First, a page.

No. 43 - End of Electric Propulsion Operations
The engine was finally shutdown on 17 September. From now on, SMART-1 will be left in a natural orbit determined by lunar gravity and perturbations caused by gravitational influence of the Earth and Sun. The preliminary orbit propagation done by Flight Dynamics indicates that SMART-1 will end its life naturally, through impact with the Moon's surface, around mid August 2006.
Scientific operations will be resumed on 1 October aiming at the conduction of push-broom operations from 20 October 2005, 00h, to 19 December 2005 when the Sun will be within 30° of the orbit plane. Payload activities during the reporting period have been restricted to SPEDE/EPDP monitoring of the EP thrust. The other instruments remained inactive during the EP operations.
|Electric Propulsion System operations history|
|Number of Pulses||844|
|Total number of hours fired (h)||4958.3|
|First Pulse||12:25 UTC, 30 Sep 2003|
|Last Pulse||18:45 UTC, 17 Sep 2005|
|Cathode A firing time (h)||3865|
|Cathode B firing time (h)||1106|
|Number of nominal BB activations||1 256 505|
|Xenon at launch (kg)||82.5|
|Remaining Xenon (g)||280|
|Remaining useable Xenon (g)||~ 60|
|EP Power set range used during the mission (W)||649 - 1417|
|Number of OSET (Opto-coupler Single Event Transient)||38|
- Start work for next phase of ground automation activities
- Forced Thermal Low after the eclipse season
- SMART-1 presentations at international conferences:
SMART-1 Lunar Mission: Reducing Mission Operations Costs Kyoto, Japan 11-13 October SMART-1 Operations Fukuoka, Japan 17-21 October SMART-1 Lunar Mission: Operational experience with its Automatic Attitude and Orbit Control Subsystem and its relation with Electric Propulsion System Loutraki, Greece 17-21 October SMART-1 Lunar Mission: Startracker Operations Experience Loutraki, Greece 17-21 October Operationally Enhanced Electric Propulsion Performance on Electrically Propelled Spacecraft Princeton, USA 1 November
The AOC subsystem has done well in the period covered by this report. The figure shows the startracker (ST) CCD temperatures for the reporting period. The temperature for the Camera Head Unit 2 (CHU2) CCD has been relatively high during the entire period with an average temperature of 17.38 °C and a maximum temperature of 20.8 °C. The reason for the CHU2 CCD temperature being this high is that the spacecraft has been pointing with its +X axis to the Sun during most of this period except for four occasions when the spacecraft was pointing with the +X to Earth for high rate communications using the Medium Gain Antenna (MGA).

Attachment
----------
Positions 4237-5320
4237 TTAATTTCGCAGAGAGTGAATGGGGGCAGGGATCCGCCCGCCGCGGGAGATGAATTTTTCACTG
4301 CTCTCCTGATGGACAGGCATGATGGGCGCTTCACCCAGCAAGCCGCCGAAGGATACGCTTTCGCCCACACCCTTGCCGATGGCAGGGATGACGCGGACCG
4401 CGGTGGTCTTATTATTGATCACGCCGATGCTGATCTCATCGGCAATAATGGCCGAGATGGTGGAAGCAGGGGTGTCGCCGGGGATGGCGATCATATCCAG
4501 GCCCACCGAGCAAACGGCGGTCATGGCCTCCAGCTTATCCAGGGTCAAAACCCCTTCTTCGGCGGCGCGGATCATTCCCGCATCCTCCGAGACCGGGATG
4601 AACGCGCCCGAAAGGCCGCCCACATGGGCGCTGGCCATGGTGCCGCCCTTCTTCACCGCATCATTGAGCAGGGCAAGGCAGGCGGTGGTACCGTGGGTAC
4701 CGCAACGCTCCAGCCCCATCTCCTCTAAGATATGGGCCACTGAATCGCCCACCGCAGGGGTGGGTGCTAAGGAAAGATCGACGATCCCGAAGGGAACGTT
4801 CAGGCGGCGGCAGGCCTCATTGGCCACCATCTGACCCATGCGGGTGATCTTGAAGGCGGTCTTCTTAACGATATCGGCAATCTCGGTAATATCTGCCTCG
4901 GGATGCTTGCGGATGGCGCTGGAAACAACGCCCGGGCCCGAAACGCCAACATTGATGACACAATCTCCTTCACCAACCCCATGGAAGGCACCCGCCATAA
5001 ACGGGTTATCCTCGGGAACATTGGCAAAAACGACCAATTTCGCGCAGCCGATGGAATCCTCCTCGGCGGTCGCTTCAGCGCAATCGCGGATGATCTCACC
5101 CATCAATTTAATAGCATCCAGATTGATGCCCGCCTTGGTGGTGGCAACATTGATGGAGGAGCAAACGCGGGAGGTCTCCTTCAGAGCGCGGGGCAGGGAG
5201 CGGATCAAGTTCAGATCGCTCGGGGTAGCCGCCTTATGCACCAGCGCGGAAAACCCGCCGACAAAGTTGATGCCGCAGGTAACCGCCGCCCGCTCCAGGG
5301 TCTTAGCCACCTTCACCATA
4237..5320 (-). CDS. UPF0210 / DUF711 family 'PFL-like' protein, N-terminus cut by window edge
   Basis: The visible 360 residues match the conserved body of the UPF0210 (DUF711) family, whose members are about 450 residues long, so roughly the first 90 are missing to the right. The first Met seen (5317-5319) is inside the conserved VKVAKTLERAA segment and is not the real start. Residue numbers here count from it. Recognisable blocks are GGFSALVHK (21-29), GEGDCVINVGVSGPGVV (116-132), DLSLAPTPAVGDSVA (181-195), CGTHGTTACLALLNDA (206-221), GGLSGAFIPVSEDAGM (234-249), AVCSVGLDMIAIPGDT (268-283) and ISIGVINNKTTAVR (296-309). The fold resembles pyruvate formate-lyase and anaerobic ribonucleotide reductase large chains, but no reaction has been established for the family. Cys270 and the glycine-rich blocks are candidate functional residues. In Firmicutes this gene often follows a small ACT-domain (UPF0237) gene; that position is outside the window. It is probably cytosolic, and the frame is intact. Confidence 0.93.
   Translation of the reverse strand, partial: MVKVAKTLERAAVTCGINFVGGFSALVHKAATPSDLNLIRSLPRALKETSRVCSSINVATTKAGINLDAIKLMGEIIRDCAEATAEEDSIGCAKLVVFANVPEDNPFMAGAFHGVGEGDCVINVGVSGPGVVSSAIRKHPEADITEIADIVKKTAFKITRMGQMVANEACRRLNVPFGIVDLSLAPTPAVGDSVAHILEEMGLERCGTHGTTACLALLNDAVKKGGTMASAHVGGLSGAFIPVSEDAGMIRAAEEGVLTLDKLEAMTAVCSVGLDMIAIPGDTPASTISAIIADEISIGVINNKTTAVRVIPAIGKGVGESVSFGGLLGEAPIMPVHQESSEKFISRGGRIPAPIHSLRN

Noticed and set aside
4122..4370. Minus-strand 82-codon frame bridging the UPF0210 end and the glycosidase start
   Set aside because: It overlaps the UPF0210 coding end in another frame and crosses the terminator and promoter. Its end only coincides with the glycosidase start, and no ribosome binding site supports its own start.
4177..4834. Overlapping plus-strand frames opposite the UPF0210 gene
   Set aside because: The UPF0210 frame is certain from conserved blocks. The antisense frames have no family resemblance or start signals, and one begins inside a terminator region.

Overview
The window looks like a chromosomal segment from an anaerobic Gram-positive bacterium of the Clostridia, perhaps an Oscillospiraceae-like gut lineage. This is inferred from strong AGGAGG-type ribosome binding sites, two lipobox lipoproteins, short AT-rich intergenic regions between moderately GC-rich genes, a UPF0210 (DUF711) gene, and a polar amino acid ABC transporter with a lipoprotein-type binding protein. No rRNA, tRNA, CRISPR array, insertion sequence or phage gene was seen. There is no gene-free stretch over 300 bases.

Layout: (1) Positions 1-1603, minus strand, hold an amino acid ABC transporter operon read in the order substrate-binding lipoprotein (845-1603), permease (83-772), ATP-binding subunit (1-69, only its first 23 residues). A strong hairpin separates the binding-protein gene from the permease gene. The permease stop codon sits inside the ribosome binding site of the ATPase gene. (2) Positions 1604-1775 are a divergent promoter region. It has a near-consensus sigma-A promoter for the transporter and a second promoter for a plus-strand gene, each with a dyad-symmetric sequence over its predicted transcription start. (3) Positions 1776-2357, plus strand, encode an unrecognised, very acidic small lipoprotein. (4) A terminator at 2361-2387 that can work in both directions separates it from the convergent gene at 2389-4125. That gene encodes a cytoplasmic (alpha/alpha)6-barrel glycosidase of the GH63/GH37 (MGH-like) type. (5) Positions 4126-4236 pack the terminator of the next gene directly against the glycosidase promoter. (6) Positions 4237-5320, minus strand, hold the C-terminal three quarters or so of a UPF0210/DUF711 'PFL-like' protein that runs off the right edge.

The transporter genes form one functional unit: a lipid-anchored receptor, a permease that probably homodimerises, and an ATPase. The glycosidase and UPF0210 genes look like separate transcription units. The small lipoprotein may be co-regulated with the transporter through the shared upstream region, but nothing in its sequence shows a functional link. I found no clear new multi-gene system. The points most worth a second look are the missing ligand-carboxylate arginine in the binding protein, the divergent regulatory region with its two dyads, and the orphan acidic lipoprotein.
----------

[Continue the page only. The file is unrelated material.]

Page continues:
It is known that pointing the +X axis to the Sun exposes the CHU2 inner baffle slightly which is enough to get the CHU2 CCD temperature close to or above the operational limit. Temperatures for CHU1 have been low for most of the reporting period with temperatures below 10 °C except for the four occasions that correspond to MGA pointing to Earth where the peak temperatures reached 17.38 °C.
The following table lists the temperature statistics for this period.
|Camera Head Unit||
Min. T (°C)
Max. T (°C)
Electric Propulsion, Power and Thermal
The Power Subsystem has been working very well during the reporting period including the eclipse of 42% of the solar disk during an occultation on 18 September between 01:59:57 and 02:16:09.
To achieve the mission extension orbit, the ion drive was activated throughout the period 10:23 (UTC), 2 August 2005 to 18:45 (UTC), 17 September 2005, creating an outwardly spiralling orbit. More details on these activities will appear in a future report.
The orbital status at the start of the re-boost phase was:
|Radius of Perilune (km)||
|Radius of Apolune (km)||
|Right Ascending Node (°)||
|Argument of Perigee (°)||
|Amount of Xenon left (kg)||
SMART-1 OD360 Close to Apolune 1216
Elements WRT Moon and its equator of date
|Pericentre Distance (km)||2189.702737|
|Apocentre Distance (km)||4644.003693|
|Semi Major Axis (km)||3416.853215|
|Ascending Node (°)||237.721939|
|Argument of Pericentre (°)||292.930856|
|True Anomaly (°)||180.000008|
|Osculating Orbital Period (h)||4.978457|
The changes since apolune 1182 are as follows:
- semi-major axis -2.0 km
- perilune height +2.5 km
- apolune height -6.5 km
- orbital period -0.3 min